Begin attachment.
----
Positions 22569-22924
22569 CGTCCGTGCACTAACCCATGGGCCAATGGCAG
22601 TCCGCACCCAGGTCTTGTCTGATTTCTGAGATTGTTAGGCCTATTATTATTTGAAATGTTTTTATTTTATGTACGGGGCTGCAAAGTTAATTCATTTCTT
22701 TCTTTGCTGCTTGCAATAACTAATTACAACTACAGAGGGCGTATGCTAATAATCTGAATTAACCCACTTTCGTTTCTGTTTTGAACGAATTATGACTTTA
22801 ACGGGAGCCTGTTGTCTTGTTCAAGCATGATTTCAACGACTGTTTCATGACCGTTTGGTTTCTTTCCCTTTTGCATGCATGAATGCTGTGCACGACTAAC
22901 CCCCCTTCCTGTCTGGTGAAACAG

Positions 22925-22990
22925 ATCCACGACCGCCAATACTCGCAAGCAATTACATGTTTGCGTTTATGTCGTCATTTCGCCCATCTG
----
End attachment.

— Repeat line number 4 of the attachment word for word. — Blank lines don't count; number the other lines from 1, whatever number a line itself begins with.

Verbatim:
22701 TCTTTGCTGCTTGCAATAACTAATTACAACTACAGAGGGCGTATGCTAATAATCTGAATTAACCCACTTTCGTTTCTGTTTTGAACGAATTATGACTTTA